Now that the dust’s settling after the High Noon, I mean High Court action between Vodafone and Telecom, there seems to be some confusion as to who won. This confusion replaces the earlier one, which had people like yours truly scratching heads over why a relatively straightforward engineering problem had to be resolved in court. Stepping back, the whole thing looks like a very expensive game of chicken. Telecom knew the XT network created interference for other providers since November last year. It even went as far as installing filters so as not to disrupt NZ Communications’ network. Vodafone claims it noticed the interference issue in January this year, and asked Telecom to remedy it. This does seem to be the case, as a letter dated April 9 from the Ministry of Economic Development addressed to CEO Paul Reynolds speaks of the Radio Spectrum Management unit looking into interference issues between Telecom’s XT network and the GSM ones of Vodafone and NZ Communications. For whatever reason, the MED only investigated the interference between Telecom and NZ Communications’ Management Rights (MRs) in co-located sites in Auckland, Wellington and Christchurch. According to the April 9 letter, it doesn’t appear that the MED investigated interference between Telecom and Vodafone’s MR in a similar manner, however. A statement by Wayne Wedderspoon of the MED from May 4, the Monday after Vodafone went to court, says, “Last week MED received notice from Vodafone NZ Ltd that its GSM cellular network as also being disrupted. The matters raised by Vodafone raise [sic] a new dimension to the problem, and MED is monitoring the situation and making further measurements.” Speaking to Vodafone CEO Russell Stanners and CTO Ken Tunnicliffe earlier this week, both say Telecom didn’t remedy the interference problem, hence the High Court action. Looking at the April 9 MED letter, it clearly states that while Telecom’s WCDMA transmitters meet the emission limits specified under the spectrum licenses that the telco’s MRs were granted, interference from the XT network could lead to affected rightholders seeking an injunction under the Radiocommunications Act. With that advice in hand, and solid evidence and admission from Telecom that XT is creating interference on 900MHz GSM networks, Vodafone must’ve felt as if it had won the Lotto. Not only could Vodafone blame current network issues on Telecom interference, but this was also a golden chance to put Reynolds’ goolies in a vice over the delivery date of XT. The technical competence of Telecom and its network contractors could also be called into question, Vodafone didn’t miss that opportunity, and deftly cornered Telecom with the High Court action, being armed with affidavits galore and QCs. Telecom probably would’ve liked to fight the injunction; especially if it isn’t entirely clear to what degree the XT interference disrupts Vodafone’s network service. With the XT launch date being so close though, Telecom didn’t have that option. As it is, Telecom had to fold and has agreed to filter its 850MHz network. Apparently, it will pay for the cost of remedying the current problems with any future expenses related to network expansion being shared with Vodafone. The cost of the filters, labour to install them, and loss of revenue as the network is down adds further salt to Telecom’s wounds. The two week delay while the filters are being installed is a humiliating climb-down for Telecom, which will hold the XT launch party on May 13 as planned but without a live network to show off. This suits Vodafone, but will annoy the general public. With all that was at stake, it’s really quite difficult to understand why Telecom walked into the High Court on Wednesday this week, instead of quickly coming to a deal with Vodafone on the interference issue. Vodafone on the other hand took a gamble that its action would be seen as justified, and that that would mean no or little PR fallout from taking Telecom to court. That didn’t quite work out, because Telecom was able to pick up some public sympathy thanks to the case being quite convoluted with all the technical detail. Also, once the filtering is in place, Vodafone will have a great deal of pressure on it to make sure its network operates as glitch-free as possible. There’s no interference excuse anymore, especially for Vodafone’s 2100MHz 3G service. In other words, nobody won. Not Telecom, not Vodafone, and not the consumers looking forward to something new. Actually, what am I talking about? The lawyers won big time, as per usual. Reynolds and CFO Houlden didn’t cop any difficult questions about the court action at the analyst briefing in Sydney this morning, so that should be that for the interference issue. Oh, and NZ Communications will reveal the brand it will trade under on Monday, and apparently an August launch date too — Vodafone discontinues action, XT launch delayed — Telcos slug it out in High Court — Vodafone seeks ‘to shut down competition’ — Telecom knew of XT interference-Vodafone — Vodafone says interference is beyond its control — Lance Wiggs: The XT Network debacle: winners and losers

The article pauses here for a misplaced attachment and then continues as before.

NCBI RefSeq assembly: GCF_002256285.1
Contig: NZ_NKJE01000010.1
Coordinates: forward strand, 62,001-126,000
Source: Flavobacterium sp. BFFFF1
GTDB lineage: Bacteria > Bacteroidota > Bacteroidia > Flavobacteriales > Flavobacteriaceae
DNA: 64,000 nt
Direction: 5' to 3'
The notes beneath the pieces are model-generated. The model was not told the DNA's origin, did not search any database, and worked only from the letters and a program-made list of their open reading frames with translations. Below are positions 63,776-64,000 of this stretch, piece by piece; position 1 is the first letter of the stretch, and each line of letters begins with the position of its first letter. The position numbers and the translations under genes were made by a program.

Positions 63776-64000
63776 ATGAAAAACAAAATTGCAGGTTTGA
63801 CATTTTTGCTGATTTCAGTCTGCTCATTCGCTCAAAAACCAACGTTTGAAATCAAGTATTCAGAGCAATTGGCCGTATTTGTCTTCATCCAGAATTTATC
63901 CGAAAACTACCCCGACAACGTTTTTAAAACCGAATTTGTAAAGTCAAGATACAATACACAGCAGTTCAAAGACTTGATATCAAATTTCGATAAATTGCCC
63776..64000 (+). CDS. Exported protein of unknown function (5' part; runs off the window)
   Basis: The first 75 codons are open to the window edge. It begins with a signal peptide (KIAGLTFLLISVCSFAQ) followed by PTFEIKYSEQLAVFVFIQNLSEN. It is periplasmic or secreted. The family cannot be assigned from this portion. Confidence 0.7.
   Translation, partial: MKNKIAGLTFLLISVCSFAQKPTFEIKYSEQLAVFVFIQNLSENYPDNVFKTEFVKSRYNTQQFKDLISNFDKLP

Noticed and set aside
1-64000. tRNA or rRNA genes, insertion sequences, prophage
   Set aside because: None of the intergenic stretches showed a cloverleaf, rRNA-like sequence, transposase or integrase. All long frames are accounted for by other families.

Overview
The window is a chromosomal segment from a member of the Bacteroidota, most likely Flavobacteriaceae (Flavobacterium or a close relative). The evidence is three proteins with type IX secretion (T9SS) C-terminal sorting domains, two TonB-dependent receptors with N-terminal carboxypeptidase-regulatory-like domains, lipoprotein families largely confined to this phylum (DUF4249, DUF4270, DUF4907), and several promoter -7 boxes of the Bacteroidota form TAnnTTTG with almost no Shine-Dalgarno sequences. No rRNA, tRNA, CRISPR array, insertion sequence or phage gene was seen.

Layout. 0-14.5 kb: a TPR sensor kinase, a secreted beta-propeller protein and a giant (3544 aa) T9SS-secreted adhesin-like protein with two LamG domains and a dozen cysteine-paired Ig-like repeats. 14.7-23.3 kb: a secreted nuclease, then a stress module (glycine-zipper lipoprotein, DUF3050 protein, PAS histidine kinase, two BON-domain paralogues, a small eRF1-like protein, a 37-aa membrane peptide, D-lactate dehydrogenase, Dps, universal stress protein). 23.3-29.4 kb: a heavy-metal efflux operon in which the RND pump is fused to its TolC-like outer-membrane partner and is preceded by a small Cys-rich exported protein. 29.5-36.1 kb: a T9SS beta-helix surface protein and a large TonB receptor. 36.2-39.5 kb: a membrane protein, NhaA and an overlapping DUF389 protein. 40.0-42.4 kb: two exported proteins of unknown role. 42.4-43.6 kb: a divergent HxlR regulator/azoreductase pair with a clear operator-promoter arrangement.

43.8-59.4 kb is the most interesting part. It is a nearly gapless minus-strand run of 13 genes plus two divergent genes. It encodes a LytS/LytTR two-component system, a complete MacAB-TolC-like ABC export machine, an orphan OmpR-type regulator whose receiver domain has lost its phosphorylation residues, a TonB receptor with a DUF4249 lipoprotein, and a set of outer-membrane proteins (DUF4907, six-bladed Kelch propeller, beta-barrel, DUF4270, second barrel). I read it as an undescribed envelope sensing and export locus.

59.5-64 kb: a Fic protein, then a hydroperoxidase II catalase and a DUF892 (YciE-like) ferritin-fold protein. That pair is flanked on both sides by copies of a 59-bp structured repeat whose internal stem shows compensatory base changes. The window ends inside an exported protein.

Robert X Cringely Apple + Twitter = my a**
Rumors can spread like tumors on the Web. Mostly they've been benign, but malignant ones may soon be on their way I love a good rumour as much as the next guy. But the notion of Apple buying Twitter for $700 million (or any price) isn't a good rumour. It isn't even a good April Fools' joke. And if by some apocalyptic event this deal actually transpires, I will eat my fedora with a heaping bowl of salsa picante. The original source of this silliness appears to be Owen Thomas of Valleywag, aka the Perez Hilton of high tech, who cites "a source who's plugged into the Valley's deal scene and has been recruited by Apple for a senior position." Translation: He's unemployed and probably drinking his breakfast. And that "senior position" at Apple? It's actually a position at a retirement home, distributing apples to seniors. You know how bad those cell calls can get. Owen, I love ya babe. You are the Yoda of snark. But Seymour Hersh you are not. If Valleywag had the story, though, TechCrunch certainly couldn't leave it alone. So Captain Crunch himself pens a short note both spreading the rumour and pooh-poohing it at the same time, while offering up this classic: "We would have passed on reporting this rumour at all, but other press is now picking it up." Translation: We don't believe this story is true (and we'll believe practically anything). But we'd never let our ethical standards get in the way of a juicy story, especially when somebody else is beating us to it. That's all it took for the rest of the blogo-newso-twitto-sphere to pick up on it, adding their own special seasonings to the mix. By the time the story got to Wired, the guy had already been hired: "...a senior employee at Apple told gossip blog Valleywag....". Congrats, whoever you are. And by the way, if Saint Steve discovers your fondness for chatting up Valleywag, your career in Cupertino will be shorter than the life span of a mayfly. Welcome to the wonderful world of unfiltered web reporting. Accuracy? Feh. Finding sources who actually know what they're talking about — or even multiple ones? Get real. It's all about speed. And if you can't be the first to leap on a dubious story and report it, you'd better be the first to debunk the story, come up with a tasty portmanteau that captures it in a single word like "Twapple" or "Tweetintosh," or even rebunk the story, talking about how the notion isn't as utterly preposterous as it originally sounded. (Or you can do what I'm doing and complain about how the digital media has blown the story out of proportion. Whatever works.) What's wrong with this picture? Just about everything. The Net has always been a festering source of bad information. The utterly sensible Harry McCracken picks out 12 other Apple rumours from the many that have swirled across the Interwebs over the past few years. But is it just me, or has it gotten much worse lately? Take thousands of blogs written by untrained reporters, add pressure to publish 24/7, toss in a decreasing pool of professional journalists who feel compelled to keep up with the amateurs, and shake vigorously until nauseated. What you get is a recipe for spreading deliberate disinformation on a wide scale. An Apple-Twitter acquisition rumour is just a bit of silliness that will disappear when something juicier comes along. Next time it could be something a lot worse. It's easy to imagine cybercrooks or agents from foreign governments using the web to manipulate vast segments of the population. It wouldn't take much. One juicy rumour would be enough. Maybe it's time to take a deep breath and reexamine our need to have news fed to us from a firehose 24/7. Meanwhile, some folks out there need to have their rumormongering licenses suspended, if not revoked.